This notion of sacred space also came up in a conversation with José Luis Rodriguez, the dazzling flamenco guitarist who accompanied Susana Behar at her City Gallery concert. Together, Behar and Rodriguez created a captivating experience for their audience. Rodriguez commented on how that experience may have diverged from some prevalent notions about flamenco.

The commercialized version of flamenco — the images of that art we’re most likely to conjure up for ourselves — focuses on the fiery element. But the real element of flamenco, he says, is earth. Rodriguez likened flamenco to the soil it took root in and mimicked jackhammering his hand into that soil, pulling up handfuls of dust, dispersing them in the air. Many layers below the hard-baked crust under the flamenco artist’s feet, the earth is in motion, fluid, grinding out new mountains and shorelines, readying to form new landmasses and reshape old ones. Flamenco draws itself up from these hidden tides and shapes them into an aesthetic experience we can share.

Rodriguez’s goal as a concert artist is to enter into that sacred space himself and extend it outward toward those willing to enter it as well. “If, in 10 years’ time, someone who cannot remember exactly where a concert took place, or even who was giving it, can recall distinctly that experience of being moved, of being entirely in that moment, that is the best of all possible results,” he says.

The idea of sacred space, marking it out and working within it, can sometimes make for interesting side effects.

Kyle Abraham talked about a recent performance of The Radio Show where he noticed, or thought, or imagined (he couldn’t be sure), that someone was dancing beside him, someone who, according to his choreography, should not have been there at all. Abraham had earlier mentioned that as he set about working on The Radio Show, he’d gathered some video of his ailing father, hoping to preserve his memory before it was too late. His father — who partially inspired the show — had passed away before seeing the work performed. Abraham knows that his father would have been proud of his son. And so we were left wondering, when we dance in a sacred space, do we ever dance alone?

Another artist who took us for a journey around our soul’s home turf was Renaud Garcia-Fons, a master instrumentalist who never seemed to lose his bearings. Before playing each piece, he’d announce where his train was bound and then rattle off to the far horizon, sweeping us along with him. And his music reinforced the proper order of things. Destination, yes, but most important of all, the journey itself. It’s useful to recognize that in Spanish, the word “destino” means destination, but it also means fate, the journey our souls undertake.

Which brings us back to Spoleto, not as a festival for the purposes of distraction and entertainment, worthy as those are, but as a spur to real conversational journeys. For an example of this notion, we need only look back to our own pivotal experiences of formal study.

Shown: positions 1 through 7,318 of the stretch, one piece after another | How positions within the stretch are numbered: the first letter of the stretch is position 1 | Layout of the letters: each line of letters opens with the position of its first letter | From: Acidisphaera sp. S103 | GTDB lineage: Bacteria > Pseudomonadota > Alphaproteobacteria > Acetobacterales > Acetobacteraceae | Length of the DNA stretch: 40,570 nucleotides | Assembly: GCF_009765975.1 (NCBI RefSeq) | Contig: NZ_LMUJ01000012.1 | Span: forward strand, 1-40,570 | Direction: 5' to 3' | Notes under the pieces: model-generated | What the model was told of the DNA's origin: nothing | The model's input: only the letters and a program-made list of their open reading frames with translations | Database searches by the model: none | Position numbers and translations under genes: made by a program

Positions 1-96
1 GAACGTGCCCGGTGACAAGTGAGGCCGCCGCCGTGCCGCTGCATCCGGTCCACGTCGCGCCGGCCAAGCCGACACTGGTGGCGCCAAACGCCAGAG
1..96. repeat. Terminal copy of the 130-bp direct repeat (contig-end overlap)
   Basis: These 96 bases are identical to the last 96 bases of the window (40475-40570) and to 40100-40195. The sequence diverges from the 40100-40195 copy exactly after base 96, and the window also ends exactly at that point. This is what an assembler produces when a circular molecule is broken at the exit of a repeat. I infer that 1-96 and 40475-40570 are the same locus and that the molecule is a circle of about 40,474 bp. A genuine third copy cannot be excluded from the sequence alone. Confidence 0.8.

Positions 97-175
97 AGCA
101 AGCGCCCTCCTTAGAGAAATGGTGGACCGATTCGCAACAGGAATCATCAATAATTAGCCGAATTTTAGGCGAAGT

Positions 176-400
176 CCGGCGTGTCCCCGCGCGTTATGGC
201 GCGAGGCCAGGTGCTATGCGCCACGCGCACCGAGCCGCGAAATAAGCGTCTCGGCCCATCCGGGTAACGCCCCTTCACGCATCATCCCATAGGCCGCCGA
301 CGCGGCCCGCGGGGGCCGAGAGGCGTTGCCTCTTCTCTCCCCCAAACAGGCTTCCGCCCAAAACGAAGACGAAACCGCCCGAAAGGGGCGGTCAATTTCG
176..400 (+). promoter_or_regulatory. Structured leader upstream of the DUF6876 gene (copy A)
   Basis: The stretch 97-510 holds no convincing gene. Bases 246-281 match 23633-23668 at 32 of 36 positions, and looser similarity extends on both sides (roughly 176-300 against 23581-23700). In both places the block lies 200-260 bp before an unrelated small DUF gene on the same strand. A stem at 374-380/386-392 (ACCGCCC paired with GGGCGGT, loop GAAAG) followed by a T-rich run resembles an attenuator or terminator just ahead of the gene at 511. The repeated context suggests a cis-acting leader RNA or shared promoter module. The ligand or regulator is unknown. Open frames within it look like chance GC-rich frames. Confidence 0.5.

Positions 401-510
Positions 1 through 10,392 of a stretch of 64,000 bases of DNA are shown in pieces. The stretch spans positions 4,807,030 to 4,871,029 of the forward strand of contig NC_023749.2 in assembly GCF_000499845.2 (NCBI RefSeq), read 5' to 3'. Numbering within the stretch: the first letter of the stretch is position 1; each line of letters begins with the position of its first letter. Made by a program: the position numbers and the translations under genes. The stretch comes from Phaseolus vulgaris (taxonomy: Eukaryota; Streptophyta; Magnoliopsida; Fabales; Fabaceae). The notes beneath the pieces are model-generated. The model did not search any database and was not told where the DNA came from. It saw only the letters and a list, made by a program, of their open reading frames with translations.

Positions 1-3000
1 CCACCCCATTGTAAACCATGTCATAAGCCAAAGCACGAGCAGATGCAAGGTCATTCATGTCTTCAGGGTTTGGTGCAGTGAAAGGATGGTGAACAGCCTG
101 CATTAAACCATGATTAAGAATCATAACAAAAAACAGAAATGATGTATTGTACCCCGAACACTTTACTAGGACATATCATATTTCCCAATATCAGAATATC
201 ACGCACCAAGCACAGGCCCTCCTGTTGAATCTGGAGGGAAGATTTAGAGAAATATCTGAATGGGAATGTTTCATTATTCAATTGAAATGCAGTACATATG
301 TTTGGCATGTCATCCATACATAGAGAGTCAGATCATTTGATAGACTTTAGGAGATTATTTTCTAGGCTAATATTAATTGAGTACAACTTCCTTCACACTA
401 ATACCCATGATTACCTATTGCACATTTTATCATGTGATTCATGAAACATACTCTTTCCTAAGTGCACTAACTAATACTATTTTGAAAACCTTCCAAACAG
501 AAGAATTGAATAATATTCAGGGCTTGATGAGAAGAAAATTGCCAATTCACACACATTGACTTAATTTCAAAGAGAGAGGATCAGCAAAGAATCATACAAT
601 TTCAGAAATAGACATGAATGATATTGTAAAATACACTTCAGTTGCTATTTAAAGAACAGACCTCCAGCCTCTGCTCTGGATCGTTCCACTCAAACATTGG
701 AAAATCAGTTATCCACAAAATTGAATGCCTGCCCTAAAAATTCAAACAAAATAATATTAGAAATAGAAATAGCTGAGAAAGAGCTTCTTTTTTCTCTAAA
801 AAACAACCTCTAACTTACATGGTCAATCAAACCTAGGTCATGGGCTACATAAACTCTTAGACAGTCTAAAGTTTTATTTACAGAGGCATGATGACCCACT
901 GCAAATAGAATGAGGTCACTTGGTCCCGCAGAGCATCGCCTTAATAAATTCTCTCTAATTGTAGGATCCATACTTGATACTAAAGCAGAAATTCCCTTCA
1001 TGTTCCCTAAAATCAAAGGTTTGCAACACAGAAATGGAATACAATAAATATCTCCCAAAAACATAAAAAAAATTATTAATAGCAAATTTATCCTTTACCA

One of the great benefits of higher education is being surrounded by a panoply of thoughts playing out at the highest level. In school, we are dropped into the deep end, challenged, guided, and challenged again. It often seems like much of the learning takes place not in a lecture hall where we’re busy scribbling it all down, but tucked away in the corner of a coffee shop or wherever else we’ve gathered to hammer out what we think we’ve been learning.

Our conversations are slippery things. We start here, meander around, propose and defend some passing insight only to see it fold back in on itself like a Möbius strip and lead us into unthought-of terrain.

In this sense, we can imagine Spoleto as a lively, pop-up university. The festival serves as that kind of idea environment, and it’s no good dipping just a toe in those waters. The real refreshment comes with immersion. We need to get ourselves dripping wet and keep talking until the warm zephyr of conversation has fanned us dry.

I think of Andre Gregory and Wallace Shawn sitting around that restaurant table, two old friends catching up with one another. We can recount the events of our lives, passively, like we can share our recollection of a performance we’ve just seen. But this is hollow and unsatisfying without drawing on some larger context. Fortunately, providing a larger context — what we’ve been calling sacred space here — is art’s stock in trade. It’s the thing art can do best: pierce all our defenses, spin our heads around, and give us a new way of thinking about our world. These conversations don’t begin with being handed back the ticket stub and end with the first sip of the post-show cocktail. Those conversations are just getting started.

If Spoleto artists give us anything beyond diversion and aesthetic pleasure, it’s the desire to keep the conversation going.

Weigh in with your comments. What has you chatting away in this year’s Spoleto?